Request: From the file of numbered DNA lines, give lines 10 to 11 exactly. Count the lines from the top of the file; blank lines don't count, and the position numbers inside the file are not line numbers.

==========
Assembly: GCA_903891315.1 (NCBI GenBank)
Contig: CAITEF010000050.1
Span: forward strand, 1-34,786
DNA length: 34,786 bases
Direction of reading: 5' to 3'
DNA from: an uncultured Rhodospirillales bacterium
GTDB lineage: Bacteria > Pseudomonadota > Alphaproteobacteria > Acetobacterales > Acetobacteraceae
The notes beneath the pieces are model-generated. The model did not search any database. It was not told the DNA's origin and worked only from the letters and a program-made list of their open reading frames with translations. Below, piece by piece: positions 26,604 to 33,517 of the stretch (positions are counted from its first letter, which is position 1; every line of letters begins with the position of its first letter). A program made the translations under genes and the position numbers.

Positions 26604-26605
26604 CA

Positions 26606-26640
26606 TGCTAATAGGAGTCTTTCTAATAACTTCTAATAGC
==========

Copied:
26604 CA

Positions 26606-26640